Montgomery Museum of Fine Arts to Host Opening of Four Exhibitions and a Guest Lecture in Early 2013 | Arts & Culture
Montgomery, AL—The Montgomery Museum of Fine Arts will celebrate the openings of four exhibitions on Thursday, January 17, 2013 from 6 to 7 PM with an opening reception. The exhibitions are: In Company with Angels: Seven Rediscovered Tiffany Windows; Thornton Dial: Thoughts on Paper; Cam Langley: Glass; and William Dawson. Following the reception, at 7 PM, Dr. Bernie Herman, professor of American Studies at the University of North Carolina and exhibition curator of Thornton Dial: Thoughts on Paper, will lend his insight into the life and work of the artist, Thornton Dial.
More Information about the exhibitions:
In Company With Angels: Seven Rediscovered Tiffany Windows
January 19 through March 17
In 1902, Louis Comfort Tiffany (1848--1933) created seven eight-foot-tall, stained-glass windows for a Swedenborgian church in Cincinnati. When the church was demolished in 1964, the windows were saved, forgotten about, and subsequently restored. Each window features an angel that represents a passage from the Bible’s Book of Revelation. The windows utilize the rich and varied palette of Tiffany’s rolled, textured, antique, opalescent, drapery, and flashed glass. While the faces and flesh of the angels were painted by hand, the rest of the windows are “plated,” an innovative technique of layering glass that imparts great depth to the imagery. The windows, reproductions of selected historical documents, and a video of the windows’ conservation treatment weave together art, history, and spirituality.
Thoughts on Paper
January 12 through March 17
Since the early 1990s, Thornton Dial (born1928) has produced a rich body of lyrical works on paper, often engaged with themes of gender and human relationships. The exhibition focuses on the earliest of those drawings, featuring 50 sheets with Dial’s characteristic and broadly coherent iconography of women, fish, birds, roosters, and tigers rendered in a variety of media. This pioneering exhibition presents a lesser known aspect of the work of Dial, a Bessemer, Alabama artist with an international reputation, best known for his large-scale, multi-media assemblages that deal with a wide range of charged social and political themes.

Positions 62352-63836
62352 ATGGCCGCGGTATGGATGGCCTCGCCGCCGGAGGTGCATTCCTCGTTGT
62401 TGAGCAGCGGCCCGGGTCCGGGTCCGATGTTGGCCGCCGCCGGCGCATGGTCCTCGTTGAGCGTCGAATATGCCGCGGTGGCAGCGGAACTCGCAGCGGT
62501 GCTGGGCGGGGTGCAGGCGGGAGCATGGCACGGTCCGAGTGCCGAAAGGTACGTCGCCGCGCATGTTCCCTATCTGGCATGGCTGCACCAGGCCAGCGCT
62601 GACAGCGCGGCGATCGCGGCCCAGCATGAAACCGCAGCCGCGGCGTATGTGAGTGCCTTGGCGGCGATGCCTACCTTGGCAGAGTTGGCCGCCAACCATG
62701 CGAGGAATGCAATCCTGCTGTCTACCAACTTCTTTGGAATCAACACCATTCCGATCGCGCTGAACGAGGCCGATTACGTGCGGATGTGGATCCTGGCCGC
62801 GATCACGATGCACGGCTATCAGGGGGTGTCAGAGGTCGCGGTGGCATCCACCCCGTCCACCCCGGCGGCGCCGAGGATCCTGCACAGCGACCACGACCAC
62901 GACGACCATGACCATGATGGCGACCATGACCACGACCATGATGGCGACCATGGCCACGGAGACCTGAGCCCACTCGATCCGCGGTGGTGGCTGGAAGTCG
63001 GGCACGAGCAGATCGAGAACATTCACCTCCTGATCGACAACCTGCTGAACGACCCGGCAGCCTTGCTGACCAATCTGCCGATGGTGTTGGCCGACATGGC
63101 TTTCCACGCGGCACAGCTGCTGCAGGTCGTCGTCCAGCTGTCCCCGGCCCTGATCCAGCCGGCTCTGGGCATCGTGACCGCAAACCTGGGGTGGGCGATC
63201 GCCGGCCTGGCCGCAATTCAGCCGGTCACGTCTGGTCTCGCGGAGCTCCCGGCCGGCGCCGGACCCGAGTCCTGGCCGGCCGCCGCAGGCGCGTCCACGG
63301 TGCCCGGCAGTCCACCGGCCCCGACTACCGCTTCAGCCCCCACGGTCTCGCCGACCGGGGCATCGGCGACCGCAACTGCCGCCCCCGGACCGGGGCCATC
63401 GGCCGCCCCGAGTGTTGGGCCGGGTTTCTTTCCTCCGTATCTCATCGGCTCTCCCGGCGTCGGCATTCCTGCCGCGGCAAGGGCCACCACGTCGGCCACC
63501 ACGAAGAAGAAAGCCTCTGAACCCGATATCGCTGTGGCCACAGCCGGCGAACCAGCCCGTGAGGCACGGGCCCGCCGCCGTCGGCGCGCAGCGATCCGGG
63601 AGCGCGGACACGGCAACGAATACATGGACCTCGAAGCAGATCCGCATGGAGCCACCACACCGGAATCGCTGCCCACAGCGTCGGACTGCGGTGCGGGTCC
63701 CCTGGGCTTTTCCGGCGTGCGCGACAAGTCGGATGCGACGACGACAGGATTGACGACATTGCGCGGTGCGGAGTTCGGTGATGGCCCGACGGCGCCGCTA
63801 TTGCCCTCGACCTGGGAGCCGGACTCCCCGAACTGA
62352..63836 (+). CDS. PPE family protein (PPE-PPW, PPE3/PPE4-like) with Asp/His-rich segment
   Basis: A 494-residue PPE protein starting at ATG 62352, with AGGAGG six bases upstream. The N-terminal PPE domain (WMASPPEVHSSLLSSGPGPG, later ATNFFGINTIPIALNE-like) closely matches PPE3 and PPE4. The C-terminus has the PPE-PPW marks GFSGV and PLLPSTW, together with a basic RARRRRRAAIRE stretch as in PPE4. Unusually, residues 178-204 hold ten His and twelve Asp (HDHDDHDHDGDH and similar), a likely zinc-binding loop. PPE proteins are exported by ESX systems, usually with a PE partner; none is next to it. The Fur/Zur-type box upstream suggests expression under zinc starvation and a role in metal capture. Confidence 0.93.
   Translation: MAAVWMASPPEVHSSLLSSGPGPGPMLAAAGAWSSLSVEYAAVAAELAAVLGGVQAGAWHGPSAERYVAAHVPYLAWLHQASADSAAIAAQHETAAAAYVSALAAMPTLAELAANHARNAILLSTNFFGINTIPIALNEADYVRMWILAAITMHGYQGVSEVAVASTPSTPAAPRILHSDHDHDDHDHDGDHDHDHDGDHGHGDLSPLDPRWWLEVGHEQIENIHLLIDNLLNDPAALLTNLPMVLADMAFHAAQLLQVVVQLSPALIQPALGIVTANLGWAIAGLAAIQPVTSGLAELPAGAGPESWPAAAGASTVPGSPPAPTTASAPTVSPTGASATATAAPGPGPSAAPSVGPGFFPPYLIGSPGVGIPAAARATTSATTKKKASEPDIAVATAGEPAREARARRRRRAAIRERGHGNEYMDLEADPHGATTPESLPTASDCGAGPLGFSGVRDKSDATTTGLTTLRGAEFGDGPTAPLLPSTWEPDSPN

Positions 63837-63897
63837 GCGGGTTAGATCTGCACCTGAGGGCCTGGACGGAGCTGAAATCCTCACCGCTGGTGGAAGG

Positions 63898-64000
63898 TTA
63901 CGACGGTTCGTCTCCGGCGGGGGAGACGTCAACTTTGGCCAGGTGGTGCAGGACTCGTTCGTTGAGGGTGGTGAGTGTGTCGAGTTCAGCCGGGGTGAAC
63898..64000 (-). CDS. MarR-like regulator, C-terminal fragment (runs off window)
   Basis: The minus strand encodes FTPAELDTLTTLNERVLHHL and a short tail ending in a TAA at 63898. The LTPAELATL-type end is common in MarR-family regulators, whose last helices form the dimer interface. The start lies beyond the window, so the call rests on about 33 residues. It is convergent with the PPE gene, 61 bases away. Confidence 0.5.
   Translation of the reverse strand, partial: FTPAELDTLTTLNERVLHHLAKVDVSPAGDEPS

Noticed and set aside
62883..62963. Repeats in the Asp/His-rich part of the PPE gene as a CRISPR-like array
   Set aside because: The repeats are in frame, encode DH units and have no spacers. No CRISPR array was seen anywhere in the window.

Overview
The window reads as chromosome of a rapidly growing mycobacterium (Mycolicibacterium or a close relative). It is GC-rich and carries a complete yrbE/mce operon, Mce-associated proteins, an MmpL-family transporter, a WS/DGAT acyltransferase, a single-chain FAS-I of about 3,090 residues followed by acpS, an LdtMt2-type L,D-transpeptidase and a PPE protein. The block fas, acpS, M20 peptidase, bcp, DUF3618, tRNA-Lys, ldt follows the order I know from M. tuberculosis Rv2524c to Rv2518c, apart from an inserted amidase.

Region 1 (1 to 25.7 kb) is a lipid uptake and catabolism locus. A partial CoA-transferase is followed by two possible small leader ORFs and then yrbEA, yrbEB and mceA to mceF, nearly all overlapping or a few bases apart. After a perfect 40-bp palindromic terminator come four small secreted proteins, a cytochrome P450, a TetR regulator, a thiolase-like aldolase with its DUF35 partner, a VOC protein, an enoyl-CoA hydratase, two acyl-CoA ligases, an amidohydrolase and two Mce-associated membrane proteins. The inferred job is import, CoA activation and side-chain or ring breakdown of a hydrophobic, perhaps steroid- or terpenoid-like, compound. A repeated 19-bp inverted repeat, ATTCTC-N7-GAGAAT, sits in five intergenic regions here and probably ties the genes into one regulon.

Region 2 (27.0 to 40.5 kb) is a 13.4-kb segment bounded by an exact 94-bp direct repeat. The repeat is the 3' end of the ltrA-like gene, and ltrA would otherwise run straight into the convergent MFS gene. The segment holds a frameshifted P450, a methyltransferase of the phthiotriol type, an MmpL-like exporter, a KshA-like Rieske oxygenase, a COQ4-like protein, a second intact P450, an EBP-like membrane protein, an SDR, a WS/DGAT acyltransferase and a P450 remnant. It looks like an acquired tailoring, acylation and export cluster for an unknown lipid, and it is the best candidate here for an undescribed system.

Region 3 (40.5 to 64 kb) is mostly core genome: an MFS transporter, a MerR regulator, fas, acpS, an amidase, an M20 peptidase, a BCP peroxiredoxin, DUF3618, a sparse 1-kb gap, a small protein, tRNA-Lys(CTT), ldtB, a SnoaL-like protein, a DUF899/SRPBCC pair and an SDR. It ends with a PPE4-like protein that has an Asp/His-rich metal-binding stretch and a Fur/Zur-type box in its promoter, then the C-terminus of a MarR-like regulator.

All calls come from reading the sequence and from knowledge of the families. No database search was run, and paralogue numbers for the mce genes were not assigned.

January 12 through March 17
As a participant in the American Studio Glass movement for more than 30 years, Birmingham artist Cam Langley created hand-blown objects that were both functional and formally inventive. Trained as a civil engineer at Virginia Tech, he transitioned to a career as an artist after a visit with the man recognized as the dean of the American Studio Glass movement, Harvey Littleton (American, born 1922). Littleton organized the first glassblowing seminar on the grounds of the Toledo Art Museum in 1962, and he founded the first university-level hot glass program at the University of Wisconsin—Madison. After learning what he could from Littleton, Langley mastered the techniques of glass blowing at the Penland School of Crafts in North Carolina, and subsequently established his hot glass studio in Birmingham. This exhibition will feature 22 glass objects that are now a part of the MMFA’s permanent collection—a miniature survey of the artist’s career in glass blowing. His most utilized forms are represented: single flowers, floral bouquets, goblets, stemware, and flower bowls. A selection of loans from private collections will also be included.
Through March 24, 2013
Known primarily for his carved figures and totems, William Dawson (1901--1990) also created numerous paintings of animal subjects and futuristic visions of architectural spaces. Born and raised in Huntsville, Alabama, memories from his childhood on his family farm inspired much of Dawson's work, as seen in his images of birds, dogs, cats, horses, and cows. In addition to his depictions of animals, Dawson created portraits of friends, celebrities, and political figures both sculpturally and on paper.
After gaining wide recognition with his inclusion in the seminal 1982 exhibition, Black Folk Art in America: 1930-1980, at the Corcoran Gallery in Washington, DC, Dawson continued to create an astonishingly varied body of work throughout the rest of his life. The exhibition, William Dawson, brings one of the South's important artists to the forefront by highlighting his signature wood sculptures and his paintings alongside the playful assemblages Dawson created from an assortment of materials such as chicken bones, hair, wire, and other found objects.
The Montgomery Museum of Fine Arts is open Tuesday through Saturday from 10 a.m. to 5 p.m.; Thursday from 10 a.m. to 9 p.m.; and Sunday Noon to 5 p.m. Admission is free and donations are welcome. For more information, call the MMFA at 334.240.4333 or visit the website at www.mmfa.org.
The MMFA, a department of the City of Montgomery, is supported by funds from the City of Montgomery and the Montgomery Museum of Fine Arts Association. Programs are made possible, in part, by grants from the Alabama State Council on the Arts and the National Endowment for the Arts.
Information Source: MMFA